More woodwork ideas with John Elliot, master craftsman

Posted under Wood

25Jul
Check out this great idea!
It is a spinning game and 5 year old children can make it with a little help from mum or dad.

 

It is simply a ring of timber cut from a branch.
Two holes need to be drilled with a hand drill (children can turn the handle whilst the adult supervises the safe grip of the timber in a vice), just like a button.
Children can then sand the timber with sandpaper to smooth it.

 

Then, it is just a matter of threading a nice thick piece of wool or string about 1metre in length through one hole and back through the other, then tying a knot in the end.
The child then holds both ends of the wool and begins to twist it around by spinning the ring in the air in a forward rolling motion.
When you finish twisting, pull the two ends tight and the bead begins to spin on the thread.

John showed people how to make spinning tops using the same timber ring.
You can make it more colourful and appealing by asking children to draw a lovely pattern or design on a piece of cardboard the same size as the disk. Use a hole punch to cut a hole in the card, then slip it over the top of the handle.
The children can experiment with all kinds of mandalas and patterns to their fancy!

 

This big ball fit snug into my hand but gee, it was pretty substantial in weight!
It is simply John playing- whittling a large piece of hardwood a bit at a time until it becomes rounded, and smooth.  When it has been sanded, the ball can be used for ball games where you need something to roll along the floor.
Probably not for throwing!

One of the participants made his own mallet.
Perfect for knocking in “stick cubby” posts or herb markers or cracking macadamias.
Imagine when children see us making these kinds of regular tools from scratch in the most simple of ways.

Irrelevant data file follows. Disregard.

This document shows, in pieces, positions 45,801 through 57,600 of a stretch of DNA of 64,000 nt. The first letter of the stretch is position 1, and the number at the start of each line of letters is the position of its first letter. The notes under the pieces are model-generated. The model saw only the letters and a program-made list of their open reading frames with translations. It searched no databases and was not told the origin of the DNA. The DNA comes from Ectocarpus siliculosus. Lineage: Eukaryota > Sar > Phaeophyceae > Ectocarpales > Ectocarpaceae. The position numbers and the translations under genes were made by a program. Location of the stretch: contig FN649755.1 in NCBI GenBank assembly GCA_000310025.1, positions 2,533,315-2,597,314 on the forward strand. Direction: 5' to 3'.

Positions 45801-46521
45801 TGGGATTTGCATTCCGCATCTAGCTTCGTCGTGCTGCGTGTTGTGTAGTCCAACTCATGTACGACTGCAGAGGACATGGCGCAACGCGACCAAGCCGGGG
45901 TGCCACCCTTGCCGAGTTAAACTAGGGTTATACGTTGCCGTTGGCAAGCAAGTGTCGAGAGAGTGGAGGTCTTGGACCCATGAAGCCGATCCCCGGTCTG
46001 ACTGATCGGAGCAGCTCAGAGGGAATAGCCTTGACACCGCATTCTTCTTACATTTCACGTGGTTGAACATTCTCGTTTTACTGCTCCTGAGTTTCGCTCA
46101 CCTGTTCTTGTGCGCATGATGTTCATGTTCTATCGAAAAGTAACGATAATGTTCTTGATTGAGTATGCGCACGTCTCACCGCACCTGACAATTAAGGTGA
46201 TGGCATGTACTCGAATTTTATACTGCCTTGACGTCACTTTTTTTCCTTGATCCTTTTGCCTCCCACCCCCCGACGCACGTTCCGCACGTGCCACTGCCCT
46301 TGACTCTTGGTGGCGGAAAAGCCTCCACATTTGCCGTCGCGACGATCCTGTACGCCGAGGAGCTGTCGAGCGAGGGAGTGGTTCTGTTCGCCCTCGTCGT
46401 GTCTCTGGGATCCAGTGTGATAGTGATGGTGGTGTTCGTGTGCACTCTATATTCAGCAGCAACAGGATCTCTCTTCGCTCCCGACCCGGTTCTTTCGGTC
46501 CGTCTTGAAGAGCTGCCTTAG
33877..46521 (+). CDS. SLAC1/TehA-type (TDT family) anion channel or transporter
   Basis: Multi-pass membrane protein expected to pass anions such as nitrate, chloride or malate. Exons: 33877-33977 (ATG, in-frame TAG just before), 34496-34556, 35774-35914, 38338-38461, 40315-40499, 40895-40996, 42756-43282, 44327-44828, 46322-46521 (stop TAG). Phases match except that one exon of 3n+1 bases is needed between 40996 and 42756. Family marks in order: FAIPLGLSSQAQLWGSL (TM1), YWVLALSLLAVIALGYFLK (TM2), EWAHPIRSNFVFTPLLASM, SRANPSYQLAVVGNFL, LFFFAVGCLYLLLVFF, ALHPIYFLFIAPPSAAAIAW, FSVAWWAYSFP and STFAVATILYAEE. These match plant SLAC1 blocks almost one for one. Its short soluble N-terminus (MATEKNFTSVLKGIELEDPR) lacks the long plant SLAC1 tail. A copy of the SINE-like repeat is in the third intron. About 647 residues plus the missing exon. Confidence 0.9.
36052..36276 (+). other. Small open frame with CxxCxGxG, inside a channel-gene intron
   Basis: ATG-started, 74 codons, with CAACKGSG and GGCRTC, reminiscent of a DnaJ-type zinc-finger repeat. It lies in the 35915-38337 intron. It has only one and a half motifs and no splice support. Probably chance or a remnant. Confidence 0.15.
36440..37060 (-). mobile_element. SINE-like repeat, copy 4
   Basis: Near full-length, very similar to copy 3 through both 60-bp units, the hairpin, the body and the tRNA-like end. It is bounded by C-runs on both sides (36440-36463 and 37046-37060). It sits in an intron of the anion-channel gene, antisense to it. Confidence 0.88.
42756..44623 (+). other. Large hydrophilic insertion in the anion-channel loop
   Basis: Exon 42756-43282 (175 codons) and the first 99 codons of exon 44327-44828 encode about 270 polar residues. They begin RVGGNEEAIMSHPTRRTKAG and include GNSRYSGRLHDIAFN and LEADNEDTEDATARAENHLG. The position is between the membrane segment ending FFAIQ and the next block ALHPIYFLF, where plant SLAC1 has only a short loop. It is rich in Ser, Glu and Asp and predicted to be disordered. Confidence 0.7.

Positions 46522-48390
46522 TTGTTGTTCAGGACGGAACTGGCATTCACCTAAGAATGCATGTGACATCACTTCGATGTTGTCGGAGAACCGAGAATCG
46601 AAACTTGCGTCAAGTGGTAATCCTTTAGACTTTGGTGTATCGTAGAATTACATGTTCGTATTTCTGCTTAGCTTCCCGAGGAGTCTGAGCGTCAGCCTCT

It is not something most children will see today so what a treat to make it with them!

Here is a selection of John’s tools.

 

 

This is John with a hand drill.
I see these all the time at car boot markets but never knew what they were for.
You can pick them up pretty cheaply too.

This is a close up of one of the drill bits used for making holes in the disks.

 

Wouldn’t you just love one for your home?
John makes a lot of handcarved animals and toys for children and is happy to work to requests.
He may also be available to teach simple woodworking to your little ones, or to a group of parents or teachers…
He is a fabulous, happy-go-lucky fellow whom I can imagine that young children (and all creative adults) would just love!
Contact John by calling (03) 9737 0760
He is based in Mt Evelyn, Victoria.

6 Responses to “More woodwork ideas with John Elliot, master craftsman”

  1. MustBeThursday

    Thats so inspiring. We had a tree fall down in the park, almost hit our fence. So we went out and collected lengths of branches from it. Its all waiting in the toolshed for the right creation. I think Whatever i create with it, i definitly need a hand drill! Less intimidating for me then a powerdrill.

  2. Anonymous

    Thanks Amber, this is great! You have inspired our family to contact John to learn some more (and he is in Melbourne too). We have always wanted to learn more about basic woodworking in a fun way.

  3. Ronnie

    Thanks for the pics of the hand drill. I remember using one of these as a child with my grandfather. I have been looking for one for ages to share with my son but they are not readily available where I live. You have inspired my to continue looking

  4. Amber Greene

    How good are those handdrills! And to think our grandpa’s probably all had one. I think I just never paid any attention. what’s the bet there is going to be a sudden resurgence in their popularity inspired by John’s simple tips?? See you at the carboot!

    PS Say hi to John for me!

  5. guildmaker

    My small boy was lucky enough to have John as his guide in little kinder at dandenong ranges steiner school in 2010. he was a wonderful man and an inspiring guide for those small ones in his care. james still has the wooden trucks he made with john at school. he holds a special place in our hearts and i am so glad you had a chance to learn from him. what a great guy, hey?

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